“We conclude defendants’ film presents a view of how the tabloid media operates as seen through the lens of plaintiff’s personal experiences in the maelstrom of the Manacled Mormon media circus,” writes Judge Grimes. “The subjects of tabloid journalism and the oftentimes questionable tactics of tabloid reporters and paparazzi photographers are matters of widespread public interest. Along with the related issues of the overnight rise of ‘celebrities’ from tabloid coverage and reality television, the subject is so prevalent, it borders on a societal obsession. It is not mere coincidence Tabloid was released, as defendants note, at a time when the News of the World phone-hacking scandal was making international headlines.”
Next, having established that Morris’ film concerns conduct protected by the First Amendment and California’s anti-SLAPP statute, the question turns to McKinney’s likelihood of prevailing on her claims. A key factor here is whether McKinney is a “public figure.” If so, she’d have to demonstrate malice on the part of filmmakers in presenting any untruths.
Judge Grimes concludes that “by expressly agreeing to participate in a taped interview to be used in a production for a broad public audience, plaintiff voluntarily and affirmatively injected herself into a public discussion about the tabloid media, their tactics and how they purportedly present or misrepresent the truth, and ‘destroy’ privacy.”
McKinney argued that she was misled about the final format of the presentation, but the judge says she was nonetheless willing to give a taped interview, showing how she injected herself. McKinney also pointed to the fact that she had declined numerous offers in the past 35 years to tell her story, but the judge says that it only goes to demonstrate how the “public remained interested in her story.”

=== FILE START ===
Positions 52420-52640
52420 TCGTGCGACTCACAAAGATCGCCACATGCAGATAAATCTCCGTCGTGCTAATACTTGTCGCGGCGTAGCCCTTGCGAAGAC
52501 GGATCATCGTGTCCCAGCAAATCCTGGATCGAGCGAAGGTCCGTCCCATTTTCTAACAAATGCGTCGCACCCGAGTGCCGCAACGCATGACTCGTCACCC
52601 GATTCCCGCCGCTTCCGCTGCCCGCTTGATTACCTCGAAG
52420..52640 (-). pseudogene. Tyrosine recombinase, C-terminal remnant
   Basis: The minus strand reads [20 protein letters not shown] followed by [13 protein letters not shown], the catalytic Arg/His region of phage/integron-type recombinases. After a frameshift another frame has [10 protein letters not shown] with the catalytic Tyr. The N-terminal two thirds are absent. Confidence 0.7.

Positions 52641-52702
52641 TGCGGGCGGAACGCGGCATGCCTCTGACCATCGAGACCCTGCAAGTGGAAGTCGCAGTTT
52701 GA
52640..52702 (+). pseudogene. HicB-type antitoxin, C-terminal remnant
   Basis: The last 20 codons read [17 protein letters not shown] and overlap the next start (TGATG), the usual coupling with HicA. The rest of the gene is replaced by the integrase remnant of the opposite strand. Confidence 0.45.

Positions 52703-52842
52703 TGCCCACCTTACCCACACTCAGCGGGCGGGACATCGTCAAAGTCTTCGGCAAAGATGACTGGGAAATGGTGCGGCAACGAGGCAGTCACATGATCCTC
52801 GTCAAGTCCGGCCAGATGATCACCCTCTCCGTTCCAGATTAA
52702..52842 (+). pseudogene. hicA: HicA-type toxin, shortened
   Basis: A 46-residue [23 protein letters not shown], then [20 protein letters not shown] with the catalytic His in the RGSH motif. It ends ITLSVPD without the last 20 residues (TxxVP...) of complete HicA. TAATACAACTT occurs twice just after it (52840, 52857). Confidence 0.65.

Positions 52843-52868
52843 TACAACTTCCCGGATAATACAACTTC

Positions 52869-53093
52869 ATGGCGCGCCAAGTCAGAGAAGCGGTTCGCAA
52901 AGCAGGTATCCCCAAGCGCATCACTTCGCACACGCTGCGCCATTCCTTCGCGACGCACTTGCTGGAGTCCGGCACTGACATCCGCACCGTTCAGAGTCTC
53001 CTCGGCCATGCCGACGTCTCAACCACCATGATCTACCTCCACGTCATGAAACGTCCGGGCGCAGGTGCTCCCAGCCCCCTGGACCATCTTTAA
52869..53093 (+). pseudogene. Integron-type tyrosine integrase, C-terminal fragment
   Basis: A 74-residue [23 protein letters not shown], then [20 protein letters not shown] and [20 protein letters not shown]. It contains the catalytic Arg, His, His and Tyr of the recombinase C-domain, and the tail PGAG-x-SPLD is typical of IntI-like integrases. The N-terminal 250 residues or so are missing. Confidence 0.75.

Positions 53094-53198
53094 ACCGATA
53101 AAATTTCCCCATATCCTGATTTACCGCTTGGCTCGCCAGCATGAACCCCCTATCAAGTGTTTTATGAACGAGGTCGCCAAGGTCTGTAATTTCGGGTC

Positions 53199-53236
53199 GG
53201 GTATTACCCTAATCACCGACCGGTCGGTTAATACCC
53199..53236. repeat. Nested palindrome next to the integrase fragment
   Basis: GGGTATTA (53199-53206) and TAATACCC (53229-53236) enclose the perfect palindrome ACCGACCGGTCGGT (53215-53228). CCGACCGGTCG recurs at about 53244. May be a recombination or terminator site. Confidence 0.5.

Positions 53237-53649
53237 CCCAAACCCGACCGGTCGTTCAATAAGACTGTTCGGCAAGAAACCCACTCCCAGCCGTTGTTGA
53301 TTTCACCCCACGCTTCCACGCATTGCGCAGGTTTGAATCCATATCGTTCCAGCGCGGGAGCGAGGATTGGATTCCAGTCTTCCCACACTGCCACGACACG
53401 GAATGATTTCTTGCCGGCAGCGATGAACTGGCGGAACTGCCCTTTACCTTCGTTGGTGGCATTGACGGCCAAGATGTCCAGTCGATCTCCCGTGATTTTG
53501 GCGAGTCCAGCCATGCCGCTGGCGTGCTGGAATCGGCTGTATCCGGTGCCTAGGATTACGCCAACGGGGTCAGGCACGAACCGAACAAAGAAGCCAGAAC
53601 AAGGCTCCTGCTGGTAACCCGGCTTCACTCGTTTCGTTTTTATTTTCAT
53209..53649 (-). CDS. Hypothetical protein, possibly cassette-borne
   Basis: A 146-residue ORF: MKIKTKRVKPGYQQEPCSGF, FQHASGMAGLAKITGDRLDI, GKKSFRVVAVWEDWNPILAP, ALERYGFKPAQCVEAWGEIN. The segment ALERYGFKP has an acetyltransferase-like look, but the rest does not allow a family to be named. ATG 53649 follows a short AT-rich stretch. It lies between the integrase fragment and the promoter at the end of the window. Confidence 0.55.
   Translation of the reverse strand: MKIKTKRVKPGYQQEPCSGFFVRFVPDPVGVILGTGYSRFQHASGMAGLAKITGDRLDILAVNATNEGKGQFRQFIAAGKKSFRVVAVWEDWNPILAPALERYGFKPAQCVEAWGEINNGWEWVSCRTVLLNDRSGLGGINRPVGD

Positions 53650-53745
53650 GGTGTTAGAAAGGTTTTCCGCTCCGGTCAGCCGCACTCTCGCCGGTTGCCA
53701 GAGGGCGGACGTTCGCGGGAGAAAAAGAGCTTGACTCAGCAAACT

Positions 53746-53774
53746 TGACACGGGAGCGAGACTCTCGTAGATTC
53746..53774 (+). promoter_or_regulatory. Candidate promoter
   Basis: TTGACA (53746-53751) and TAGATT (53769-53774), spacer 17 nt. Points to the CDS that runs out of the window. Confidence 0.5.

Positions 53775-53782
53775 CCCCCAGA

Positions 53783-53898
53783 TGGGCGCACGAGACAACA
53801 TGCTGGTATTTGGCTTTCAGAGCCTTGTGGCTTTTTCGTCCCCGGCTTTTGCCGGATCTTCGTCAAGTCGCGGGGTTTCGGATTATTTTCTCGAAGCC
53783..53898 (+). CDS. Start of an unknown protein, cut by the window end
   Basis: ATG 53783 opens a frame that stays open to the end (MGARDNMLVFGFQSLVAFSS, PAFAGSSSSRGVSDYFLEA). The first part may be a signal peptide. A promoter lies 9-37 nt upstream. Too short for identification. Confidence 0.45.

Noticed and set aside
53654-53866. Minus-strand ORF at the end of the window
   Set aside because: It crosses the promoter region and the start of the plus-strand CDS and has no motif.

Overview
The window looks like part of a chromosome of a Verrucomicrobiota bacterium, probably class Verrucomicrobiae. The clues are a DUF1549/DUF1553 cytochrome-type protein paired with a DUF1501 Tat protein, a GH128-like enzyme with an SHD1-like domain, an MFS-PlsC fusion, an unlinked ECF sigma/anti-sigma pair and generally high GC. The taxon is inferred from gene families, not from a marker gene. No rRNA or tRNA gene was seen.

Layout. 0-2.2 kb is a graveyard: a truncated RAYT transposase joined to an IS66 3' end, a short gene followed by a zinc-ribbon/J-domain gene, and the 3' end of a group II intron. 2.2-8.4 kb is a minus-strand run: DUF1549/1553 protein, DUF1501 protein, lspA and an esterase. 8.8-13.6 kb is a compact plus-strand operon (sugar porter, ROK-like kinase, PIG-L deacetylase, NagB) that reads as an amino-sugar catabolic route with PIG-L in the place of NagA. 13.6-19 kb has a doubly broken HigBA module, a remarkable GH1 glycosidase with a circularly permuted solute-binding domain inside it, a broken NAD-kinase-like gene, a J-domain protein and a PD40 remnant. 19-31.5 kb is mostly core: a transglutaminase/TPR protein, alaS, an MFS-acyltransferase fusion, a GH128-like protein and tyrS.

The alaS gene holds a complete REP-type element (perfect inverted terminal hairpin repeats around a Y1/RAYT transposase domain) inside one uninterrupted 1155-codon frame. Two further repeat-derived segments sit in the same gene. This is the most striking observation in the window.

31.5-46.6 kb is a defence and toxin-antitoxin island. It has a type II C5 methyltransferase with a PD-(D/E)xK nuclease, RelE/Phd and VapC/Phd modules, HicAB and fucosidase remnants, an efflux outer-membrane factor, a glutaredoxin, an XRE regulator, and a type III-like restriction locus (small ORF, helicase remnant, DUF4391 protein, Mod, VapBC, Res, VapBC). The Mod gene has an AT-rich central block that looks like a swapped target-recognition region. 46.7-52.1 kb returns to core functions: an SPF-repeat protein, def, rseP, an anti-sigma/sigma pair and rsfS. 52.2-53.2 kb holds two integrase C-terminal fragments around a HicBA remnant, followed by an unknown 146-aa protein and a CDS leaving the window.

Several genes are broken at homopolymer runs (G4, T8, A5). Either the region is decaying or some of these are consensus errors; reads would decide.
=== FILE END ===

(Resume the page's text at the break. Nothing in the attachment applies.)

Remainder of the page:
In other words, she was damned by agreeing to do an interview. And she would be damned by refusing to give one too.
Still, the possibility remains that McKinney could show malice on Morris’ part. But the judge curtails the ways that McKinney might do this. The method by which the defendants allegedly attained her consent to participate in the film “raises an inference of ill feelings or callousness toward plaintiff personally,” says the judge, but isn’t focused on the “truth or falsity of the material presented in the film.” And statements made by Morris and Lipson in promoting the film don’t indicate any “subjective belief” about the inaccuracy of the film nor demonstrate ill will toward McKinney.
And so, McKinney can’t revive her claim of defamation, among others previously rejected.
That doesn’t mean the dispute is over. The case now continues at a trial court where McKinney will continue to push her theory that Morris misrepresented his film to her and caused her emotional distress. The plaintiff still hopes for a trial showdown to show that Tabloid isn’t what it was supposed to be, nor what it appears to be. Of course, truth is tricky. Even Morris seems to appreciate that.